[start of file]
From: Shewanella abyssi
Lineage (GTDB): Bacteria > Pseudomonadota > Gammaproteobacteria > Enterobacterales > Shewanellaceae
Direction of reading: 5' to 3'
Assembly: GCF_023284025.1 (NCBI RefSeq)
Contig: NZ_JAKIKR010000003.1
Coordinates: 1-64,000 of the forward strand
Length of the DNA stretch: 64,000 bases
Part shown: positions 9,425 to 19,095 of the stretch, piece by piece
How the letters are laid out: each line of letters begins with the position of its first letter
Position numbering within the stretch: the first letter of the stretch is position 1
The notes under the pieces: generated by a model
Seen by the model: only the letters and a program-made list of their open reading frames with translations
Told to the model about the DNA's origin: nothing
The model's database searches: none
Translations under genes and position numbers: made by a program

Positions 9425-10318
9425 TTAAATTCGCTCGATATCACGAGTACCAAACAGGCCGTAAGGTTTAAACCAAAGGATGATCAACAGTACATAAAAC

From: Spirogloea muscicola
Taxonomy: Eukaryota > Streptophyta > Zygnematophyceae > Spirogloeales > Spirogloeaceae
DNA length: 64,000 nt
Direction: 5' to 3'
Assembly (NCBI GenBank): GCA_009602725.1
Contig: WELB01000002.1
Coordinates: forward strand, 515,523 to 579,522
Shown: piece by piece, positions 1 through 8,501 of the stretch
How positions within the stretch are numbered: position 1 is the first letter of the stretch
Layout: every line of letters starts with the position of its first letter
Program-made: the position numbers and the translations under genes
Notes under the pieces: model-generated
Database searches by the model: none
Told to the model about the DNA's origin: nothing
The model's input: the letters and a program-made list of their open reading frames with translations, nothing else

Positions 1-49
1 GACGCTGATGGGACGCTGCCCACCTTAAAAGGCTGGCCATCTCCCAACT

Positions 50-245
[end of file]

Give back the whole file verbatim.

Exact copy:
From: Shewanella abyssi
Lineage (GTDB): Bacteria > Pseudomonadota > Gammaproteobacteria > Enterobacterales > Shewanellaceae
Direction of reading: 5' to 3'
Assembly: GCF_023284025.1 (NCBI RefSeq)
Contig: NZ_JAKIKR010000003.1
Coordinates: 1-64,000 of the forward strand
Length of the DNA stretch: 64,000 bases
Part shown: positions 9,425 to 19,095 of the stretch, piece by piece
How the letters are laid out: each line of letters begins with the position of its first letter
Position numbering within the stretch: the first letter of the stretch is position 1
The notes under the pieces: generated by a model
Seen by the model: only the letters and a program-made list of their open reading frames with translations
Told to the model about the DNA's origin: nothing
The model's database searches: none
Translations under genes and position numbers: made by a program

Positions 9425-10318
9425 TTAAATTCGCTCGATATCACGAGTACCAAACAGGCCGTAAGGTTTAAACCAAAGGATGATCAACAGTACATAAAAC

From: Spirogloea muscicola
Taxonomy: Eukaryota > Streptophyta > Zygnematophyceae > Spirogloeales > Spirogloeaceae
DNA length: 64,000 nt
Direction: 5' to 3'
Assembly (NCBI GenBank): GCA_009602725.1
Contig: WELB01000002.1
Coordinates: forward strand, 515,523 to 579,522
Shown: piece by piece, positions 1 through 8,501 of the stretch
How positions within the stretch are numbered: position 1 is the first letter of the stretch
Layout: every line of letters starts with the position of its first letter
Program-made: the position numbers and the translations under genes
Notes under the pieces: model-generated
Database searches by the model: none
Told to the model about the DNA's origin: nothing
The model's input: the letters and a program-made list of their open reading frames with translations, nothing else

Positions 1-49
1 GACGCTGATGGGACGCTGCCCACCTTAAAAGGCTGGCCATCTCCCAACT

Positions 50-245